Negotiations over vehicle standards stall as politicians posture

Source: Camille von Kaenel, E&E News reporter • Posted: Tuesday, April 24, 2018

Talks between California and the Trump administration over auto rules have stalled since EPA Administrator Scott Pruitt said he would weaken the Obama-era climate regulations.

A group of officials that had been holding regular closed-door meetings on the standards since December has not picked those talks up again since Pruitt announced he would weaken the federal rules last month. The people in those discussions were Mary Nichols, the head of California’s Air Resources Board; Bill Wehrum, EPA’s air chief; Heidi King, chief of the National Highway Traffic Safety Administration; and Mike Catanzaro, the outgoing White House aide for domestic energy policy.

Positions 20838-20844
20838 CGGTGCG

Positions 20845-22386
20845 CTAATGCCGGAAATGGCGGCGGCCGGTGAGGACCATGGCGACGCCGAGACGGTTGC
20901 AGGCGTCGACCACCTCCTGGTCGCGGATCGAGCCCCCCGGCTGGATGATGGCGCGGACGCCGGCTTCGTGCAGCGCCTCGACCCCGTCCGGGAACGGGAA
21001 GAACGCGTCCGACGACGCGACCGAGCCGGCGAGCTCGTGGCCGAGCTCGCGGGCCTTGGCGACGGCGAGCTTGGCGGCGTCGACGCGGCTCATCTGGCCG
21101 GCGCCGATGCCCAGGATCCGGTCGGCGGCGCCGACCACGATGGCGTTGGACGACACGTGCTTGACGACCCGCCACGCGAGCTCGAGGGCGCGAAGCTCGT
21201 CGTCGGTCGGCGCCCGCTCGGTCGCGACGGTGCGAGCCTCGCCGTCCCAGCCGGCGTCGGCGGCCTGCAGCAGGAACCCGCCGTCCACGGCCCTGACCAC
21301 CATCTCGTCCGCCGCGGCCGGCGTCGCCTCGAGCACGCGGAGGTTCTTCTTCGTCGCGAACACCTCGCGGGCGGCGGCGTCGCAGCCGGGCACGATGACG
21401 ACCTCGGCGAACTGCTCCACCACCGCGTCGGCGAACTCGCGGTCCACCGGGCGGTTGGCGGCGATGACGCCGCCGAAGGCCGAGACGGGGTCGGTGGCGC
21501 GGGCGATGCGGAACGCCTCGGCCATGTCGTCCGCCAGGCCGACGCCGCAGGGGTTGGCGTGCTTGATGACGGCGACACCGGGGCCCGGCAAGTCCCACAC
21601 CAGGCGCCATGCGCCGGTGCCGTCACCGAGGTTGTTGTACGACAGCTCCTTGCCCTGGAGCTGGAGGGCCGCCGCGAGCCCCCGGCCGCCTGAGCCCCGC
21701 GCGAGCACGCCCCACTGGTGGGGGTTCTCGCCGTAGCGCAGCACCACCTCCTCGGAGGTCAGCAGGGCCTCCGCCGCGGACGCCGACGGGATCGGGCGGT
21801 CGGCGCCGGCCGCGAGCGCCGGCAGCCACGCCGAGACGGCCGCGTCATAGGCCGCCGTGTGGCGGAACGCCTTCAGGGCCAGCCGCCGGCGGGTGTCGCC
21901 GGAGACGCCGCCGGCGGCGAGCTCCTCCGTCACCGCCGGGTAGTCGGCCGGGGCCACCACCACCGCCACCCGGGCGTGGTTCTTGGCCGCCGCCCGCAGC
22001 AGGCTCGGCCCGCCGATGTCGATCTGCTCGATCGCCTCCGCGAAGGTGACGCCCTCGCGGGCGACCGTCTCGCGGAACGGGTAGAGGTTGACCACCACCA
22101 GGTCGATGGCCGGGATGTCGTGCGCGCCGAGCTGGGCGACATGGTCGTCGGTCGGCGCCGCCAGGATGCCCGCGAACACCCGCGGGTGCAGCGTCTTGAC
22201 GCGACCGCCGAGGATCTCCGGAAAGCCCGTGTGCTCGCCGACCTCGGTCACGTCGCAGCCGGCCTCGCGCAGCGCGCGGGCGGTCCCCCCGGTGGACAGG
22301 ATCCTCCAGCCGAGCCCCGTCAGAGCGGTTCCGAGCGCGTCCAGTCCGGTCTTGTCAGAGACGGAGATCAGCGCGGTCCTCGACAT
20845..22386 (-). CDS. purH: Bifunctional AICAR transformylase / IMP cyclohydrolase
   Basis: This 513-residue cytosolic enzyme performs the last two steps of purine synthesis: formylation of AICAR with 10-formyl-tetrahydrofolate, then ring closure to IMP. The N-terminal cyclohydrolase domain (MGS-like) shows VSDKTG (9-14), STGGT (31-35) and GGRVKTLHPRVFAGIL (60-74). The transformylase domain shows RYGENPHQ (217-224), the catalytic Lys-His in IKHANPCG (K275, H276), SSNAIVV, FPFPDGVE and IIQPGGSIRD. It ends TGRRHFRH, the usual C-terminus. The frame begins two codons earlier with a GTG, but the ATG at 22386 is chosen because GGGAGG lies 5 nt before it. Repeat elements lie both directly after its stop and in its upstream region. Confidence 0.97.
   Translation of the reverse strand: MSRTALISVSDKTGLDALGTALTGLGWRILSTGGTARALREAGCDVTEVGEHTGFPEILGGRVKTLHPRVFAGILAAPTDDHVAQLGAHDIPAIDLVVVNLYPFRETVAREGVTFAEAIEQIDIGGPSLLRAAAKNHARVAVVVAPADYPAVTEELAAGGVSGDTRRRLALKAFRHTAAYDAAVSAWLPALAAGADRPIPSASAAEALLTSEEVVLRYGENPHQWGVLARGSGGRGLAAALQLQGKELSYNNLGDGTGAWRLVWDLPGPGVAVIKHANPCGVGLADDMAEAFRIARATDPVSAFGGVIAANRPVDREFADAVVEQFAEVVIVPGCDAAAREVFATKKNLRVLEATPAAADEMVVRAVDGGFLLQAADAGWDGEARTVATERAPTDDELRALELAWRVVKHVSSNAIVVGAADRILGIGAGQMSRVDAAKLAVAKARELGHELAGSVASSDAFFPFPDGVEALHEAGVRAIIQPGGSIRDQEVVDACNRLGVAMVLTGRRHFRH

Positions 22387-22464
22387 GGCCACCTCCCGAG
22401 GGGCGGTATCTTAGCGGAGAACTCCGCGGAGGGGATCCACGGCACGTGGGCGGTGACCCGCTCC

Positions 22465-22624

As of last week, there were no further meetings scheduled, according to California Air Resources Board spokesman Stanley Young.

Catanzaro, who brought Nichols, Wehrum and King together to talk, is slated to step down from the White House this week. It’s unclear whether any other White House officials will assume the role of smoothing over the negotiations on the car rules. Francis Brooke, Trump’s new energy aide, could take up the gig, but some see him as inexperienced.

“Having some lack of clarity in the White House will probably slow it down a little bit,” said Bob Perciasepe, president of environmental group the Center for Climate and Energy Solutions, who was EPA’s deputy administrator during the Obama administration.